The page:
42 | OCTOBER 2018 | Claims Magazine | PropertyCasualty360.com
This month I will be a panelist at a National Conference of Insurance Guaranty Funds Workshop in Ft.
Lauderdale, Fla. I spoke once about guaranty funds about 25 years ago, but other
than a brief mention in my textbooks, I’m
In television advertisements insurers,
describe the wonderful things customers
receive if they switch to another insurer
— wonderful rates, excellent coverage,
great service. Why, you’ll even get a new
car for your old one if you wreck it, and
they will forgive you for the accident (at
least this time). It’s simply dazzling!
Every year a number of insurers go
into receivership. State guaranty funds
take over those insurers and “run off” the
claims, sometimes for pennies on a dollar. They may keep the insurer’s staff to do
this, retain an independent adjusting firm
to handle remaining claims, or have some
other insurer take over the remnants of
the failed insurer and handle the claims.
It depends on assets the failed insurer still
has, if any.
Cause and remedy
AON reports that $1.54 billion in claims
resulted from last year’s storms. How
many more billions in loss will 2018 produce, and how many insurers will fail?
The National Association of Insurance
Commissioners (NAIC) has an “Insurer
Receivership Model Act” that requires
state regulators who have entered into the
rehabilitation phase of a receivership proceeding to coordinate with the guaranty
association that is triggered by an order
of liquidation. According to NAIC, all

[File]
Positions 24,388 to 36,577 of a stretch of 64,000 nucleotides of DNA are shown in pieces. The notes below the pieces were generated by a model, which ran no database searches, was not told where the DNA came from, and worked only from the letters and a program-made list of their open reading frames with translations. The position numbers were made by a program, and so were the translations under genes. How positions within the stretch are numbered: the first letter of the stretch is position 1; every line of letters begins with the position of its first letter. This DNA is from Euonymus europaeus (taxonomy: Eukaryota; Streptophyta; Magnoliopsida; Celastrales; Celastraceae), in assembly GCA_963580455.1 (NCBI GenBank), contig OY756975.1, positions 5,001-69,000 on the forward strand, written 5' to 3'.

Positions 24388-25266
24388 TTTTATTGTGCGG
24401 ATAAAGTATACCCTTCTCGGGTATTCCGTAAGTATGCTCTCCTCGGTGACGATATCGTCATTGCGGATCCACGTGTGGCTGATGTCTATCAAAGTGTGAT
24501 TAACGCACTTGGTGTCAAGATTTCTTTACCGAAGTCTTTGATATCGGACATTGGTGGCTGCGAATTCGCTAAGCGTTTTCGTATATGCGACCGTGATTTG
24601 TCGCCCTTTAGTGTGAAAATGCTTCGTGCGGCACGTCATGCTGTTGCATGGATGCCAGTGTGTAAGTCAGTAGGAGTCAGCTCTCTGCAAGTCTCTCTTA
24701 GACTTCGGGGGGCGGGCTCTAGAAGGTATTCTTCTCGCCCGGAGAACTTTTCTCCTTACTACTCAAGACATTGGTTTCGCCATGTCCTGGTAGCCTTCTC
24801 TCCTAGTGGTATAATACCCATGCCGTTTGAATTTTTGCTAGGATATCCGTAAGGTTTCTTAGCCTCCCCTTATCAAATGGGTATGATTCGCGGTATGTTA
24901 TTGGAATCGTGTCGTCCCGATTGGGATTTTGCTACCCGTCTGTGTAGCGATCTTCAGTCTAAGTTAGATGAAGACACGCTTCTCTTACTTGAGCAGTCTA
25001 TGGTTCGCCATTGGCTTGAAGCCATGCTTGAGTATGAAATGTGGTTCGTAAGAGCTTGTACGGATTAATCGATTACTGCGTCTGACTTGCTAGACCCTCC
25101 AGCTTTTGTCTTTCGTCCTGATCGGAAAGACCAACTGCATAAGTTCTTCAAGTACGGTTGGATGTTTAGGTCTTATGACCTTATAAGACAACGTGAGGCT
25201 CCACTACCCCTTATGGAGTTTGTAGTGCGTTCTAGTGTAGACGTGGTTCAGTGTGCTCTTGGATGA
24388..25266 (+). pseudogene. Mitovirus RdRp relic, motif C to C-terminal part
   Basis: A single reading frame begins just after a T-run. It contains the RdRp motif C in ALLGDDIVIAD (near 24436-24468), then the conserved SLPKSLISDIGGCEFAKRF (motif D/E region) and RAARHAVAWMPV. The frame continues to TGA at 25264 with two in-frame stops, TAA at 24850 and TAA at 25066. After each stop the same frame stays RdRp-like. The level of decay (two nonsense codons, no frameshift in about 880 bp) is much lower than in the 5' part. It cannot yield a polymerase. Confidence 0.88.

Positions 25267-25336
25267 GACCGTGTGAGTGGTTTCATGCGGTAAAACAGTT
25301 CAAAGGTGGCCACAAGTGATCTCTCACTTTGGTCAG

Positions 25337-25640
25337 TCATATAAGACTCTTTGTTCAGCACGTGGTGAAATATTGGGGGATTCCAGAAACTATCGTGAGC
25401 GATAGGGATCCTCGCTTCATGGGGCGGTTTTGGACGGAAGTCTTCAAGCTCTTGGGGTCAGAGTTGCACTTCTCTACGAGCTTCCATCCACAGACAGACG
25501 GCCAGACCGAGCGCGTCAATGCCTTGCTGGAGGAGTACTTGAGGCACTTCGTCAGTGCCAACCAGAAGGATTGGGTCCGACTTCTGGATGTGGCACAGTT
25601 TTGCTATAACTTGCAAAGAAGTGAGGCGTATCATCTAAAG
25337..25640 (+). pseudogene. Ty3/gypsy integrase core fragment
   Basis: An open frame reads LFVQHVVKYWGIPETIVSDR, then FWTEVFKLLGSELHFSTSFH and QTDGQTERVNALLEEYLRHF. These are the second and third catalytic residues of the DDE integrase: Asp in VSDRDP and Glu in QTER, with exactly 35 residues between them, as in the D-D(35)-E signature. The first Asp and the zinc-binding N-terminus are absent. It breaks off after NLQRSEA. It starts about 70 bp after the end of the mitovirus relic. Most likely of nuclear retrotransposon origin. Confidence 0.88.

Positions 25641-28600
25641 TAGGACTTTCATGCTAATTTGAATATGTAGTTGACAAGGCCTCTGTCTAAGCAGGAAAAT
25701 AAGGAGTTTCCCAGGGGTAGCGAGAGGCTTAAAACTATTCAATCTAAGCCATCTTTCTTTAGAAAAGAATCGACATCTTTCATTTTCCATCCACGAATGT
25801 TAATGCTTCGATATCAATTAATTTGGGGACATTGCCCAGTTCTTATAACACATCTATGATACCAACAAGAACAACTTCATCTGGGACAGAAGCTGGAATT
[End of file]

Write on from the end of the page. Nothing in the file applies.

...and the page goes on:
states have such an association, funded
by “assessments on solvent insurers.” In
most circumstances, solvency means that
real assets exceed liabilities.
AON’s $1.54 billion in storm claims is
peanuts compared with the Insurance In-
formation Institute’s estimate of $34 bil-
lion in property and casualty insurance
fraud loss annually. This is about 10%
of all claims costs; auto claim fraud and
“buildup” only accounted for $5.6 to $7.7
billion. Fraud is at least one major cause
of insurer bankruptcy. The Iconoclast
would suggest that unnecessary insur-
ance litigation costs for disputed claims
In 2016, the U.S. Department of Labor Statistics says there were 328,700
claims adjusters, appraisers, examiners
and investigators, down 3,600 from 2015,
or about 1%, with 2017 median pay at
$64,690 each. Considering there are hundreds of insurers in the U.S., the actual
number of adjusters per insurer is relatively low; a trend for a decade or more.
Consider how an insurance premium
is calculated: first, all the claim costs (
including reserves) and allocated expenses
— outside services, defense costs, etc. —
are actuarially projected out to their probable maximum cost and divided by the
number of units. This is called the “pure
premium” and is usually somewhere between 60% and 75% of the total premium.
“Loading” is added, which includes
expenses such as marketing, taxes, investments to surplus, administrative
costs and even a percentage for profit.
Hence, the higher the “pure premium,”
the higher the profit as a percentage of the
total. It makes fraud loss quite profitable!
What if the cost of the claims department was transferred from the “
unal-located” cost column to the “allocated
expense” column, becoming part of the
pure premium? This would increase the
“pure premium” unless spending more
adjusting claims reduced the fraud loss
and the number of lawsuits against the
insurer. Carrier profit would not change,
but the “pure premium” loss due to fraud
and litigation would decrease as better
trained adjusters were hired.
Ken Brownlee, CPCU, (kenbrownlee@
msn.com) is a former adjuster and risk
manager based in Atlanta, Ga. He now
authors and edits claims-adjusting
textbooks. Opinions expressed are the
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